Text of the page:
According to Assessor W.B. Burks, Tillman county has 2,500 farms. These farms produced last year, according to very conservative estimate and actual count, the following:
Corn, 1,395,000 bushels, valued at $697,000.
Wheat, 2,100,000 bushels, valued at $2,100,000.
Barley, 100,000 bushels, valued at $50,000.
Oats, 600,000 bushels, valued at $200,000.
Cotton, 22,000 bales, valued at $1,350,000.
Alfalfa, 24,000 tons, valued at $192,000.
Poultry and eggs, valued at $130,000.
Butter, 322,000 pounds, $50,000.
Stock sold for slaughter, $300,000.
Sorghum (sweet for forage), $28,000.
Grain sorghums, including forage, $322,000.
Broom corn, 70 tons, $3,000.
Cotton seed, 11,000 tons, $352,000.
This gives us an average of $2,400 to the farm, besides many products used on the farm and not counted in, such as fruits and vegetables, dairy and poultry products, etc. It is not a bad record. This wheat crop would feed our present populations for 20 years and the cotton crop, though the smallest in several seasons, would clothe us for thirty years. These are the two main cash crops in our diversified system. It will be noted that these two cash crops bring in considerably more than half our total income, which shows that we are yet leaning toward the cash crop system.
While these figures show the great productiveness and possibilities of our county, we should not be misled by our present prosperous condition. No country has ever been so productive that its fertility could not be exploited. The soil is the child’s heritage. If we rob the soil of its fertility today, we rob the child of its living tomorrow. We can no longer send him to a new frontier. Fortunately, however, Tillman county’s soils are of such a nature that they may be made to improve from year to year, at the same time far excelling the present production. On most of the sandy loam skirting the river on the west and south, alfalfa can be grown as the legume in a soil-building rotation. Peanuts and peas are here at their best in the loose, moist soil and subsoil. In our adjacent mixed soil or heavy sandy loam we have some of the best alfalfa lands. Both these types can also usually be depended upon for profitable yields of corn and are naturally adapted to swine and cattle raising. On the east and north we have a tighter type of soil, most of which produces well and does not easily deteriorate. This type, like most Oklahoma soils, is easily improved by the addition of organic matter and the growing of a deep rooted legume to subsoil the clay beneath. A few trials indicate that sweet clover is the plant to perform this duty, as well as to supplant in a measure the disappearing native grasses on the rougher pasture lands. This section should make a profitable dairy and poultry community.
With our pasture problem largely solved in wheat and barley for winter, sweet clover for spring and early summer and Sudan grass for late summer and fall, the way is paved for live stock farming and soil building, as well as the continuous production of profitable cash crops. This type of farming will give us greater stability in all lines, as an adverse year will not so seriously affect our income and, with the improved soil condition, adverse years are far less likely to come.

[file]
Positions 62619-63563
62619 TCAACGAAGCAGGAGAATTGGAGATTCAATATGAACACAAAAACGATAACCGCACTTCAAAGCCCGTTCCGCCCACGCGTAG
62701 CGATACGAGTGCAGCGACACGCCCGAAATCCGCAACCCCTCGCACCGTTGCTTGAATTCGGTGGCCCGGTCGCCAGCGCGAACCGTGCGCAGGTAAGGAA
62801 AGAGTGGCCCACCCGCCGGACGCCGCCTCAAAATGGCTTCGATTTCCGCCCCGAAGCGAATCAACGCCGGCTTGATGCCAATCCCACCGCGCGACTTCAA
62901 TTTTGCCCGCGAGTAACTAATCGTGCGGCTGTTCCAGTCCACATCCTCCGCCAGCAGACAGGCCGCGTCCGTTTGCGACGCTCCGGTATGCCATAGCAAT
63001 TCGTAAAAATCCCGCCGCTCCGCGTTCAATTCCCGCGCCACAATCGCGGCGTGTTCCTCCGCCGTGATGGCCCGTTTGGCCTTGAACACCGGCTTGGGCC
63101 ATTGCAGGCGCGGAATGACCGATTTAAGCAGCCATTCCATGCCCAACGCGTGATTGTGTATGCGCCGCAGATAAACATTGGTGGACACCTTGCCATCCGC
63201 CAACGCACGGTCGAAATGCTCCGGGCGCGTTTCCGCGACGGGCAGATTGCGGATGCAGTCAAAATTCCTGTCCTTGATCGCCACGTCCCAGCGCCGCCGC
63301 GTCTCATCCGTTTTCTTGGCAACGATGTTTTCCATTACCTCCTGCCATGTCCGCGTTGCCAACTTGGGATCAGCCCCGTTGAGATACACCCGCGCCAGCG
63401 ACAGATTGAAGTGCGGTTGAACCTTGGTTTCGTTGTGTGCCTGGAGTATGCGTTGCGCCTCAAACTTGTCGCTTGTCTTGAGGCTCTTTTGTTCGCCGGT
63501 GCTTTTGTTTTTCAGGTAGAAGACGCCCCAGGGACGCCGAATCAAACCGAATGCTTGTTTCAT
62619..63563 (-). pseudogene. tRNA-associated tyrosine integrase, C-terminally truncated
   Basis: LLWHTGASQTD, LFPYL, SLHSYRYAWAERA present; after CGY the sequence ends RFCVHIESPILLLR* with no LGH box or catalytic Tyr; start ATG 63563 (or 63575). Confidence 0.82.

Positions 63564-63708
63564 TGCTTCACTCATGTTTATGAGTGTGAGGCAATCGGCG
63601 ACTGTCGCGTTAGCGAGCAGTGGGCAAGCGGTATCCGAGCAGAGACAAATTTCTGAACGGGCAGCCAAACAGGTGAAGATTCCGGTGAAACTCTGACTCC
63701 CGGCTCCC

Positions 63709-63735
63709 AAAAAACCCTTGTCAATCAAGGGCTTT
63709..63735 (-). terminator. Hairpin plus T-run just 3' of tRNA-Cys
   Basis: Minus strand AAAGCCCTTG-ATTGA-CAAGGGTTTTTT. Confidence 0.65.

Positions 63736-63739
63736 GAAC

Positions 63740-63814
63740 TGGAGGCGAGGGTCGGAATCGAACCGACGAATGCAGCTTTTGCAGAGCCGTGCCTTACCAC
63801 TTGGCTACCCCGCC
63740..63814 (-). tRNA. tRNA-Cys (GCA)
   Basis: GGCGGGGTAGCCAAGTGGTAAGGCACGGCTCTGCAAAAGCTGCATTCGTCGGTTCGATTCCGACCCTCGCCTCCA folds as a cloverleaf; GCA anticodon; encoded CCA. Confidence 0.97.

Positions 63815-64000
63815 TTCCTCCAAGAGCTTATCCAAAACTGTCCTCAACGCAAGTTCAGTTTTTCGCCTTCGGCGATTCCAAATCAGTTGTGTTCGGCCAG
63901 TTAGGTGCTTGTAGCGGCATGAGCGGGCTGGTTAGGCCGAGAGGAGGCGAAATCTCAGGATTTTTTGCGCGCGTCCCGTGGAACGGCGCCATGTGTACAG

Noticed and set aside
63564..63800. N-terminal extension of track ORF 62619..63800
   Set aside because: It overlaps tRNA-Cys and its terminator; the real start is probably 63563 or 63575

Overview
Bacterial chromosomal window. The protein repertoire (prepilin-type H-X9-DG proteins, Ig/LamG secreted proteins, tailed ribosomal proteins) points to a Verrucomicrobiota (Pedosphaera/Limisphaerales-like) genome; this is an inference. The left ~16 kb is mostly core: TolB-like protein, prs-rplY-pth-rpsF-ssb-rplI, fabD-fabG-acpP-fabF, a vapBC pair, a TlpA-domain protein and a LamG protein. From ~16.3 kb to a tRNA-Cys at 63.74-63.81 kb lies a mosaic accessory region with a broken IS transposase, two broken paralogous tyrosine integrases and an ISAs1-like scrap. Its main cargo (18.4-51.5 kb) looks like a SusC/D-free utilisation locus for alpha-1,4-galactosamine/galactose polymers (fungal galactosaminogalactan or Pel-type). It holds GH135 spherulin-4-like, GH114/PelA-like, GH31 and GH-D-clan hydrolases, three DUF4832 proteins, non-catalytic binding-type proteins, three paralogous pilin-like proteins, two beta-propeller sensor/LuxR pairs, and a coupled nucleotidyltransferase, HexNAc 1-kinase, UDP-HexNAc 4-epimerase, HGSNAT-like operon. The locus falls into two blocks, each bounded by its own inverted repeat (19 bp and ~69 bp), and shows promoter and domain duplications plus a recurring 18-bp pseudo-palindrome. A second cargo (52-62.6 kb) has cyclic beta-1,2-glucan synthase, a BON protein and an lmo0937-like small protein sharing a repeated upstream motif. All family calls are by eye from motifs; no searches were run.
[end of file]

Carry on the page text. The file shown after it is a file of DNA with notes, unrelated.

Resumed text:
And the foundation is being laid for better livestock. Farmers are studying as never before the efficiency of the different classes of domestic animals. Heavier horses are more in demand than formerly, and practically nothing but registered sires are to be found in the county, and registered draft mares are eagerly sought and imported. This practice will, within a few years, practically eliminate all but high grade and pure bred horses. A radical change in the cattle industry is also sweeping over the community. Farmers who, a few years ago, endeavored to make a profit on ordinary low grade stuff for beef purposes, today find themselves face to face with the fact that the cost of keeping a cow for a year is about equal to or greater than the price of the low grade calf, with nothing left for profit. This has resulted in the importation of many excellent herds of shorthorns, Aberdeen Angus and Herefords. Such animals at little more expense for maintenance are paying a good margin of profit in the offspring when placed on the block, and even a better figure when sold for breeding purposes. These cattle will probably continue to be profitable until a change in economic conditions calls for ever greater efficiency in both man and beast, when, perhaps the dairy function of the animal will have to be taken into consideration. In some of the beef breeds this function is also worthy of note, while in others it is a negligible factor. However, our cattle are not all of the beef type. The dairy cow, always an exponent of progress, is championed by no small number of those of the dairy temperament who are willing to milk and give the special care necessary for greatest efficiency of these breeds. This industry is suitable to a large number of our farms and people, because of its continuous profitable employment of farm labor, its soil building propensities and its linking in with poultry raising and pig feeding in the disposal of skim milk and economic use of grain.